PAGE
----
The annual US grant to GAVI is requested at US$ 145 million, an increase of US$ 15 million
Geneva, 13 February 2012 - The GAVI Alliance expresses its deep appreciation to the US government for the increase in funding proposed in President Obama’s fiscal year 2013 budget request to Congress on 13 February.
The annual US grant to GAVI is requested at US$ 145 million, an increase of US$ 15 million over the Administration’s proposed allocation of US$ 130 million to GAVI for FY 2012.
Achieving massive impact
“We are grateful to the President and USAID Adminstrator Raj Shah for their leadership at this challenging economic time. The funding requested will be used to procure and deliver vaccines against diseases including pneumonia and diarrhoea. GAVI and its partners, including USAID, are working together to fund the immunisation of an additional quarter of a billion children by 2015. This will have a massive impact” said Seth Berkley, CEO of the GAVI Alliance.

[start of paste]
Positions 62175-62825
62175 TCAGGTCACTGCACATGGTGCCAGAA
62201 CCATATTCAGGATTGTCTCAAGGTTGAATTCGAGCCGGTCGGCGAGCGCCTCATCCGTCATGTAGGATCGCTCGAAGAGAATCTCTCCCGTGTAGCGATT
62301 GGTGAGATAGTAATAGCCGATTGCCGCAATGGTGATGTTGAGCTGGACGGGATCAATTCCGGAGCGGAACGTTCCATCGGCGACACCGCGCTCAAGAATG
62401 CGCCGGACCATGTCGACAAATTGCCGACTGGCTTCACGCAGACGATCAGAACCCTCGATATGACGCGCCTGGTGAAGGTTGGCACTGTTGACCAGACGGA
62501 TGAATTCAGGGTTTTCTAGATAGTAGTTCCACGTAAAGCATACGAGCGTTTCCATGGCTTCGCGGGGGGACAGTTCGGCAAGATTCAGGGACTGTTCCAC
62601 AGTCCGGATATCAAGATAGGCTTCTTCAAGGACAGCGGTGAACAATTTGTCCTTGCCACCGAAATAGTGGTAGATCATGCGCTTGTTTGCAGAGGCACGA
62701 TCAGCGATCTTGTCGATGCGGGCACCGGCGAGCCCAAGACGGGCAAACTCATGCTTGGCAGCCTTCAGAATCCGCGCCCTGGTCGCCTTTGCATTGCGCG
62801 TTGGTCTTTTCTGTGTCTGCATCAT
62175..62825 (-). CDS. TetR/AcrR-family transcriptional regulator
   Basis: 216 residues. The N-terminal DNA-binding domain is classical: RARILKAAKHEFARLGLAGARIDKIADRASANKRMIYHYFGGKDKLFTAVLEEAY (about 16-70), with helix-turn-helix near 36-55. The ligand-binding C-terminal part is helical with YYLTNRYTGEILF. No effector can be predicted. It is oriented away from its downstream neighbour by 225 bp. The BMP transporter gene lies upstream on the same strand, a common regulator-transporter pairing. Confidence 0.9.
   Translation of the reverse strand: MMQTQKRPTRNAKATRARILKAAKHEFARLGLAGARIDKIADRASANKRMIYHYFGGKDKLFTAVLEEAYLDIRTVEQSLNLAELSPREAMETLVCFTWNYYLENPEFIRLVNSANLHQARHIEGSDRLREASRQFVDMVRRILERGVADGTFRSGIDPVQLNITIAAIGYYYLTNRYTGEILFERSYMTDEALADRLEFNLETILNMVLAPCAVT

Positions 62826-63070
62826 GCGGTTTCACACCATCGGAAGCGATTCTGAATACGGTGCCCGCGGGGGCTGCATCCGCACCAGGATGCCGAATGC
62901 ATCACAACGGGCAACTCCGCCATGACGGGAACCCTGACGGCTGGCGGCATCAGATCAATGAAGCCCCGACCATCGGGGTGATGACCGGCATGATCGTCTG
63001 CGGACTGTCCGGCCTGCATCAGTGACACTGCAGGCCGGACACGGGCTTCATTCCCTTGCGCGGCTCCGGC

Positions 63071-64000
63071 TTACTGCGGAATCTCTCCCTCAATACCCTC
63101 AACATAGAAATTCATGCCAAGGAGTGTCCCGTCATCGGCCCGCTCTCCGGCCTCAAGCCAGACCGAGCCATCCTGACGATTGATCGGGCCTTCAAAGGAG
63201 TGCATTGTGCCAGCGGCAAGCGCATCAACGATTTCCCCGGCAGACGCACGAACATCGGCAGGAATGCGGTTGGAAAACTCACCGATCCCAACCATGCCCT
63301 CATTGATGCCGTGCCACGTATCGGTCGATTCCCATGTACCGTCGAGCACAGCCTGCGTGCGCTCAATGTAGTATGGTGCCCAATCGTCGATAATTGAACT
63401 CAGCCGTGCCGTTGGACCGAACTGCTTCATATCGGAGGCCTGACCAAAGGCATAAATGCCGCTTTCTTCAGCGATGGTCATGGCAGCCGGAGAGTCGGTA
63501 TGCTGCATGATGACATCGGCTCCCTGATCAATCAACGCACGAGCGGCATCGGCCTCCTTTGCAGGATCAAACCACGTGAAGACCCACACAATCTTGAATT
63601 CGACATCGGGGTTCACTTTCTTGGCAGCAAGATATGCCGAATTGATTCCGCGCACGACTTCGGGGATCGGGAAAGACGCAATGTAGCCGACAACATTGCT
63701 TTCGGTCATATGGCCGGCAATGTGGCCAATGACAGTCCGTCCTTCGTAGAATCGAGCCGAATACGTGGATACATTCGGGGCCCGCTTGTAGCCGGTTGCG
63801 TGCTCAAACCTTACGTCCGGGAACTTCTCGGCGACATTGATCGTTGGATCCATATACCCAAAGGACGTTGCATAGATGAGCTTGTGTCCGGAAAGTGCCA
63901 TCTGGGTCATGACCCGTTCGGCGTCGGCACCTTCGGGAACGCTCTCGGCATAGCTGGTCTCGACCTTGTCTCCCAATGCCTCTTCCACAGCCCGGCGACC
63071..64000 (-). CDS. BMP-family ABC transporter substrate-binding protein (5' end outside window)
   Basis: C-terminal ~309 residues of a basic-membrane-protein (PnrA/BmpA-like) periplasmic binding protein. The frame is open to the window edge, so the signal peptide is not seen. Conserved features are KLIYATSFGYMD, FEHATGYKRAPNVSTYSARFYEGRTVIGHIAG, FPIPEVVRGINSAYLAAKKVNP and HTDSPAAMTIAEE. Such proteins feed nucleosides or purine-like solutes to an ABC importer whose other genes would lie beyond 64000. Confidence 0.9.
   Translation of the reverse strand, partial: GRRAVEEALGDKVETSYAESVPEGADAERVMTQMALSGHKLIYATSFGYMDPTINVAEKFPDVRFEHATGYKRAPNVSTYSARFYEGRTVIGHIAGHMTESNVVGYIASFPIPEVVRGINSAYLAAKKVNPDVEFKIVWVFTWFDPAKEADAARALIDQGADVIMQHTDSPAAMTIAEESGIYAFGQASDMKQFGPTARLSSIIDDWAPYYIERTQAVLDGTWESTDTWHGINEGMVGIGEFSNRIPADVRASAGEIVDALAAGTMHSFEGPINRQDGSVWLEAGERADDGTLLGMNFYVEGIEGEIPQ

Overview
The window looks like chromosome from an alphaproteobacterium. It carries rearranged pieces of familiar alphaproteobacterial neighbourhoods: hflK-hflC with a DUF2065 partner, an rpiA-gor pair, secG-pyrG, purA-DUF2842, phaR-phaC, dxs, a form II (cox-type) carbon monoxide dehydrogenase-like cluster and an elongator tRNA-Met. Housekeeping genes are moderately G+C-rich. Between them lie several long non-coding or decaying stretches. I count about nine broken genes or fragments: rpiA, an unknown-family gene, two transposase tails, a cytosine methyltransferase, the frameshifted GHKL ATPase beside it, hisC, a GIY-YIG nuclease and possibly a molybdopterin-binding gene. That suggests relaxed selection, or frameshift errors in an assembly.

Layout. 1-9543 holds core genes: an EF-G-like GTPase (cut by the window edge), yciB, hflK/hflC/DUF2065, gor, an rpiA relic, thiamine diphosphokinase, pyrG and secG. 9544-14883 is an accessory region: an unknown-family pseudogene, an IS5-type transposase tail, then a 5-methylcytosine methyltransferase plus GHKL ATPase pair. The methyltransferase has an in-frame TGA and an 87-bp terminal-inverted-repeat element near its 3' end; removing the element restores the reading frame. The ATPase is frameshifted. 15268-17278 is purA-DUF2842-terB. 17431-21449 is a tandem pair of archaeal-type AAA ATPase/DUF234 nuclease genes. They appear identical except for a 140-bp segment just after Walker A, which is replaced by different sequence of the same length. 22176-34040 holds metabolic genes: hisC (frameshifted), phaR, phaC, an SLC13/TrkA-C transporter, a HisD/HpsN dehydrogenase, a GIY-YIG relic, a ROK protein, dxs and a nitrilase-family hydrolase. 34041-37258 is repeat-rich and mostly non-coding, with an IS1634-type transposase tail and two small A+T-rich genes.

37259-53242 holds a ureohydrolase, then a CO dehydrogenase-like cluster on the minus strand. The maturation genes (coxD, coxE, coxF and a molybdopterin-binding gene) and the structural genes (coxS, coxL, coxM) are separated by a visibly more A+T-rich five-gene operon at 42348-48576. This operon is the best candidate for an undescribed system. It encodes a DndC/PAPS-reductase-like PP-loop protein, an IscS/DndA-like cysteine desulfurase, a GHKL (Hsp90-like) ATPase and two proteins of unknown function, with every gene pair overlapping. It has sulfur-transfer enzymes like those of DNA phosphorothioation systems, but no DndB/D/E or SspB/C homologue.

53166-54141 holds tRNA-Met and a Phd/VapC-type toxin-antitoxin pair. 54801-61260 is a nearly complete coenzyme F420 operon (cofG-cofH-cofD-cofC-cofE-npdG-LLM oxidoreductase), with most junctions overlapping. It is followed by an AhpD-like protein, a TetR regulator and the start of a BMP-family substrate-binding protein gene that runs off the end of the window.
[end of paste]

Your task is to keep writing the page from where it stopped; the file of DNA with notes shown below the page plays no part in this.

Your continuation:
The GAVI Alliance is a public-private global health partnership committed to saving children’s lives and protecting people’s health by increasing access to immunisation in poor countries.
We appreciate the steadfast support of the United States as our Alliance works to reduce child deaths which can be prevented with powerful new vaccines.
Preventing child deaths
At a donor conference in June 2011, the United States was among numerous governments and the Bill & Melinda Gates Foundation that pledged new resources to ensure that GAVI could meet the demand for new vaccines over the period of 2012-2014. This year alone, more than 10 million additional children in over a dozen countries are expected to receive vaccines which protect against the two of the biggest killers of children, pneumonia and diarrhoea.
“We appreciate the steadfast support of the United States as our Alliance works to reduce child deaths which can be prevented with powerful new vaccines.”
The Alliance brings together developing country and donor governments, the World Health Organization, UNICEF, the World Bank, the vaccine industry in both industrialised and developing countries, research and technical agencies, civil society organisations, the Bill & Melinda Gates Foundation and other private philanthropists.